TOKYO, SEPT. 7 -- Treasury Secretary Nicholas F. Brady closed out his "jet-lag tour" of U.S. allies here today with apparent assurances from the Japanese that they will provide increased aid to the multinational force aligned against Iraq in the Persian Gulf confrontation.
Brady has circled the globe in the past five days, seeking more pounds, francs, won and yen to help offset the billions of dollars that maintaining U.S. forces in the gulf region is expected to cost.
At a news conference this morning in Seoul, Brady said he had received "positive" responses to his requests from South Korea as well as from officials in London and Paris. Here in Tokyo, according to Japanese officials, Brady was assured that Japan, too, would respond positively.
Brady even managed to appear upbeat about contributions from West Germany, which has balked at providing financial aid to U.S. forces in the gulf. "I can't imagine that West Germany wouldn't be supportive of this plan," he said. "It is beyond any concept . . . that they wouldn't be part of this."
President Bush dispatched Brady and Secretary of State James A. Baker III to allied capitals this week to press for foreign support for military forces in the gulf region and for aid to Iraq's neighbors -- Jordan, Egypt and Turkey. The mission came amid complaints from American politicians and other commentators that U.S. allies are not meeting their share of expenses for the multinational force.
Neither Brady nor his hosts here offered details of what the treasury secretary has been asking or proposing. But the Bush administration's "burden-sharing" plan calls for at least $23 billion from U.S. allies over the next year, including $2 billion from Japan.
Japan, an economic powerhouse that is far more dependent on Mideast oil than is the U.S., has so far promised to provide about $1 billion in supplies and transit aid to the gulf force, plus further aid to countries near Iraq. The Japanese have not committed themselves to upping their pledge, but they seem persuadable.
Finance Minister Ryutaro Hashimoto told Japanese reporters this week that Japan would have to put up more than its $1 billion offer -- and would probably end up paying twice as much. A senior Foreign Ministry official, Yukio Okamoto, hinted strongly today that Japanese support would eventually go beyond the $1 billion promised so far.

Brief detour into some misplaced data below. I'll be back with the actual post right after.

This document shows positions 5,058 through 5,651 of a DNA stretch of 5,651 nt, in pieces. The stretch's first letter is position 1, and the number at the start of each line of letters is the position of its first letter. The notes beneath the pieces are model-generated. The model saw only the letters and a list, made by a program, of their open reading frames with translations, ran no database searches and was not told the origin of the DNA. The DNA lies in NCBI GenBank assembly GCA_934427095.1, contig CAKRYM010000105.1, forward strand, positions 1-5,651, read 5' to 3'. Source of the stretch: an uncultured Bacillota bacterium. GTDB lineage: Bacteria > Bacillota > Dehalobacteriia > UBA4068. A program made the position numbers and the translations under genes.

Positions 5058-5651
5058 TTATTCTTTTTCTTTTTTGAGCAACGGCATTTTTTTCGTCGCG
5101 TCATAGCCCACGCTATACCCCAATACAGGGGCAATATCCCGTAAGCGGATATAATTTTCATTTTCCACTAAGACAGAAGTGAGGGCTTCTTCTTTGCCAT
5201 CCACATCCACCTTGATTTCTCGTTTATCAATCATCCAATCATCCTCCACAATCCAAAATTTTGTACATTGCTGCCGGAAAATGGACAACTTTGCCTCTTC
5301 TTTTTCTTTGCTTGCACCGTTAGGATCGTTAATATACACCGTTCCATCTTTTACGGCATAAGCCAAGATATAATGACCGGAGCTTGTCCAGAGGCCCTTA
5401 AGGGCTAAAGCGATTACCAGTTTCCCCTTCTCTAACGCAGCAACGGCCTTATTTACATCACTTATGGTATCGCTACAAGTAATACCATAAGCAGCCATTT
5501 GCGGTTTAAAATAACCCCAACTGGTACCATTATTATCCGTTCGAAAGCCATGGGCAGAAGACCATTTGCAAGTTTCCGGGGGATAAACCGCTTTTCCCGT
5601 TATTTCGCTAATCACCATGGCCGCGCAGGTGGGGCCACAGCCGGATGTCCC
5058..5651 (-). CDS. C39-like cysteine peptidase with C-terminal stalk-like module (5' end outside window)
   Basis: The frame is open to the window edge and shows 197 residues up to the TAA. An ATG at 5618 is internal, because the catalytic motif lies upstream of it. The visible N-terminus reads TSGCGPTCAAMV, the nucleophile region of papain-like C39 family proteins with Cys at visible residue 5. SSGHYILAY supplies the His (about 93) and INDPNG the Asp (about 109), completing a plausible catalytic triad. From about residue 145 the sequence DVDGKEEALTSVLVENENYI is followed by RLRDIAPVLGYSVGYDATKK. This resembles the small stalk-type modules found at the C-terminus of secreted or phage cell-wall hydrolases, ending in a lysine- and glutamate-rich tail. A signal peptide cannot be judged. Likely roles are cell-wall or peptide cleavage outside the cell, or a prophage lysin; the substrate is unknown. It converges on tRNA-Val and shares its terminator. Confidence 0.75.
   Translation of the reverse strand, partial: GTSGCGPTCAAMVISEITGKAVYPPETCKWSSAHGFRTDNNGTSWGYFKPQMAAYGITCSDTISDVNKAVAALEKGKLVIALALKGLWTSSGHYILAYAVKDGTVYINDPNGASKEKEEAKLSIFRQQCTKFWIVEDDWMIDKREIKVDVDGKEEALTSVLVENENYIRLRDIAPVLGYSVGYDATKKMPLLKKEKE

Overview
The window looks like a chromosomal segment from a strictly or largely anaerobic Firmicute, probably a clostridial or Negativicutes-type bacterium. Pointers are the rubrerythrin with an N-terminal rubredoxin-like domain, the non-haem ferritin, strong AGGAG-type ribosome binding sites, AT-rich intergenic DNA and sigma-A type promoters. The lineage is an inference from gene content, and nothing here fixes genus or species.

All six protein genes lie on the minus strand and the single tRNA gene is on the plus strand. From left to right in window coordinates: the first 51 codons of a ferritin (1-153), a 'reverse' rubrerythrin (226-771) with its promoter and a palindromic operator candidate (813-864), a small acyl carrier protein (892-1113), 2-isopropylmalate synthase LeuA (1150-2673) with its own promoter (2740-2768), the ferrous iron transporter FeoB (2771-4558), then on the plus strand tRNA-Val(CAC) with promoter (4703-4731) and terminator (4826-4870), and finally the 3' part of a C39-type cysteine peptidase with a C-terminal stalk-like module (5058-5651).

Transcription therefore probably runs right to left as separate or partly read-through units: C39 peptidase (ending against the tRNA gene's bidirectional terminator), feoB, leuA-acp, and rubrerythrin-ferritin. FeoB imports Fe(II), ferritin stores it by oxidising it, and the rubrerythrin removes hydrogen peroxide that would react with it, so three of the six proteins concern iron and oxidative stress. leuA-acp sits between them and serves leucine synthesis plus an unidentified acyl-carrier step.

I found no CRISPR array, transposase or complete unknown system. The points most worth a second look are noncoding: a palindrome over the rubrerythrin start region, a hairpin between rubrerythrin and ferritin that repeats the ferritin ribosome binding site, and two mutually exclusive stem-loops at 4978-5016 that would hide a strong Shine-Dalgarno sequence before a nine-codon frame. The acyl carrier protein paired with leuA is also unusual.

Briefing reporters after Brady's meeting with Japanese Prime Minister Toshiki Kaifu, Foreign Ministry officials said Brady has asked Japan for more than its promised $1 billion but less than the $5 billion payment suggested by Sen. Sam Nunn (D-Ga.).
Japan announced today that it would provide $13 million in immediate aid to help support refugees fleeing Iraq and Iraqi-occupied Kuwait.
For all the official promises, though, this consensus-minded nation still does not seem to have achieved unanimity on providing aid to the allied gulf effort. Opinion polls show misgivings about Japanese involvement, and Japanese businesses and unions have resisted government moves to speed relief to the gulf.
Earlier this week, the Japanese seamen's union told its members to refuse to sail to Saudi Arabia with a cargo ship carrying 800 four-wheel-drive vehicles for U.S. troops in the region. But after some government arm-twisting, the union relented. The ship Sea Venus is now on its way to the gulf with the vehicles.
South Korea does not have the economic might to provide much financial aid, analysts said, and Seoul's military forces are all committed to vigilance against North Korea. But South Korean officials told Brady they can provide services, such as air transport, and other donations.
Donald Gregg, U.S. Ambassador to South Korea, confirmed today that Seoul has provided two wide-body jets for round-trip flights from U.S. military bases to Saudi Arabia.
Brady, accompanied by Deputy Secretary of State Lawrence S. Eagleburger and Undersecretary of Defense Paul D. Wolfowitz, brought along a shopping list of supplies and services the U.S. wants its allies to provide for U.S. forces, according to Japanese government spokesmen. These items include water, cooling equipment and vehicles.
Special correspondent Peter Maass in Seoul contributed to this report.